Part of the oxygen that sustains misogyny in high political ranks is that the criticism of it is highly polarized. Even woman politicians tend to speak up only when the ‘guilty party’ is from an opposing party, and choose to stay quiet when one of their own misspeaks or worse. In this context erstwhile Congress president Rahul Gandhi has done the uncommon and the right thing, by saying that he doesn’t like the language leader of opposition in the Madhya Pradesh assembly Kamal Nath used at an election meeting, against a BJP woman candidate. Rahul went further, making the connection between heinous crimes against women like the Hathras murder with everyday casual misogyny. Sexist language perpetuates a sexist mindset which in turn contributes to material discriminations and assaults.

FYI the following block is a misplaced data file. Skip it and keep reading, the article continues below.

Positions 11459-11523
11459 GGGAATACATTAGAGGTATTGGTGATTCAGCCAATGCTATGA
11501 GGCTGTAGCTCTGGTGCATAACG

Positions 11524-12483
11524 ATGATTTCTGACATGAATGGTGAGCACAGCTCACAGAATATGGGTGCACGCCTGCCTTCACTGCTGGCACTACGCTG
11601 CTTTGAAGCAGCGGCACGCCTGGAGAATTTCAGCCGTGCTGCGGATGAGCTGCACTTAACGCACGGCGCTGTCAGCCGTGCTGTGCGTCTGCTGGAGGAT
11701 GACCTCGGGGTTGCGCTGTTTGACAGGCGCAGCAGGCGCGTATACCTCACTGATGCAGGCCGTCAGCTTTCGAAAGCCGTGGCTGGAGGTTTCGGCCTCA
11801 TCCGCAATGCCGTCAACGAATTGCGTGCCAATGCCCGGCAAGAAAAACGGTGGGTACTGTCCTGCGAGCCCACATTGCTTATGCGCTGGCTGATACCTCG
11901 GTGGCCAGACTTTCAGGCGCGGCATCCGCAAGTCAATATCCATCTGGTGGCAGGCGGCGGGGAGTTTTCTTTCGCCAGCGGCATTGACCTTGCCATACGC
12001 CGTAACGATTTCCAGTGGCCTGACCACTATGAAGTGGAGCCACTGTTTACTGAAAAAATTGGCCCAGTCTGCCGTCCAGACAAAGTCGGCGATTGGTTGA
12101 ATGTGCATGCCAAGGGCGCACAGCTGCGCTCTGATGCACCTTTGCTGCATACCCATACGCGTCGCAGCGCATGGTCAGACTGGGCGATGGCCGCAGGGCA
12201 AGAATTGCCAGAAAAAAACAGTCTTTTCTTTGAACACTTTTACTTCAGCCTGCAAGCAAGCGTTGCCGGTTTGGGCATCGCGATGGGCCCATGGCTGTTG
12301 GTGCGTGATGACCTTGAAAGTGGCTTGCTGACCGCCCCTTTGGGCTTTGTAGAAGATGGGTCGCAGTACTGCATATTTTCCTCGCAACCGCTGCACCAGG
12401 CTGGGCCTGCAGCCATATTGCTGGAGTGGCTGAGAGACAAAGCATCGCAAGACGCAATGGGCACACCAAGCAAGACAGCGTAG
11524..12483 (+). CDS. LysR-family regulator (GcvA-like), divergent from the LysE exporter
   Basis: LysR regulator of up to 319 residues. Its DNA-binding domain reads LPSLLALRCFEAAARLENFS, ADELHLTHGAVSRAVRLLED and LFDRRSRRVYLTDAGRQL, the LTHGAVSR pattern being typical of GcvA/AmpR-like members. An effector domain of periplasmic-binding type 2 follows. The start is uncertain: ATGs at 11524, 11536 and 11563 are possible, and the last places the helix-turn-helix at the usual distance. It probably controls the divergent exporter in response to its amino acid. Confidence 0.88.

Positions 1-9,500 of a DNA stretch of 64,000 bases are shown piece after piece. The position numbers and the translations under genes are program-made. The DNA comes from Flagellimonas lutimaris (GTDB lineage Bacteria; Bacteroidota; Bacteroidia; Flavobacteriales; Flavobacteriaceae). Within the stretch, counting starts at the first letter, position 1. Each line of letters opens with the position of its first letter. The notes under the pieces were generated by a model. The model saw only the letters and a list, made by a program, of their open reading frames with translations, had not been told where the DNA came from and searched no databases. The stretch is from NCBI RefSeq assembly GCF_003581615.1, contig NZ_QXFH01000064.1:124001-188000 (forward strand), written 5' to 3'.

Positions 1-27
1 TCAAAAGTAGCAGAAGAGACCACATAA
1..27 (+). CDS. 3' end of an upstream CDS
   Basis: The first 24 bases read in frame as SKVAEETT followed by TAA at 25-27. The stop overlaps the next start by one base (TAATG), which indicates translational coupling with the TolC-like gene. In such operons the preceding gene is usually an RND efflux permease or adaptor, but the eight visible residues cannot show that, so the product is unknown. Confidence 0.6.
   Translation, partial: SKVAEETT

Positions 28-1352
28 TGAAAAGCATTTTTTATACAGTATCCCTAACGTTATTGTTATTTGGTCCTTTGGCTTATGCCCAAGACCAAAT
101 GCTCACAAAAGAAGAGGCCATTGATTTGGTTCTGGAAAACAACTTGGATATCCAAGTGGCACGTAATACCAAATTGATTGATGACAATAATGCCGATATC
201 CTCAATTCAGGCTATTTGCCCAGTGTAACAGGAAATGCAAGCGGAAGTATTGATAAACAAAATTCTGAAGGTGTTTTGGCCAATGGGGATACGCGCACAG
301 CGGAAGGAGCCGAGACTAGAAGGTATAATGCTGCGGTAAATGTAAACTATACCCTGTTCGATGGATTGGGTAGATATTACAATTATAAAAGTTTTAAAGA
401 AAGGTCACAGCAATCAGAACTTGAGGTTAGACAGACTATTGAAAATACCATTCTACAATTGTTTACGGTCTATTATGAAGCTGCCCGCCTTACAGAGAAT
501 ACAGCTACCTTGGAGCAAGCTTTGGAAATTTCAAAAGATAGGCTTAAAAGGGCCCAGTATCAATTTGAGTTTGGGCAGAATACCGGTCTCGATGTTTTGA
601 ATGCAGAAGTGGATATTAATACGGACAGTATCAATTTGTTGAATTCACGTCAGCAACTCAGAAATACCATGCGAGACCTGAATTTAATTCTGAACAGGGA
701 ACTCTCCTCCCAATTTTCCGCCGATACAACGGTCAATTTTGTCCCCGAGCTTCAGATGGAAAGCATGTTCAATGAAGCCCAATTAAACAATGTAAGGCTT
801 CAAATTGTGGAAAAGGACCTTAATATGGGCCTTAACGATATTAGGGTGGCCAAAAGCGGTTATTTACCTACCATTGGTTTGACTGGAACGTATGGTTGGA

Nath referred to the BJP woman candidate for the Dabra (SC) constituency as “ye kya item hai” to the accompaniment of laughter, enjoying a nudge, nudge, wink, wink moment with his audience. The role of such participative laughter in perpetuating prejudices is not insignificant. In an overlapping context, consider how the Democrat VP candidate Kamala Harris’s name was bandied into “Kah-MAH-lah or KAH-mah-lah or Kamamboamamla” on a Republican election stage recently, building upon and feeding into anti-immigrant and sexist thinking. On the other hand, BJP leaders demanding that Congress strip Nath of his party posts is a bit rich, given the propensity to defend and shelter similar speech acts in their own ranks. A better marker of redress may be, only do unto others as you would have them do unto you.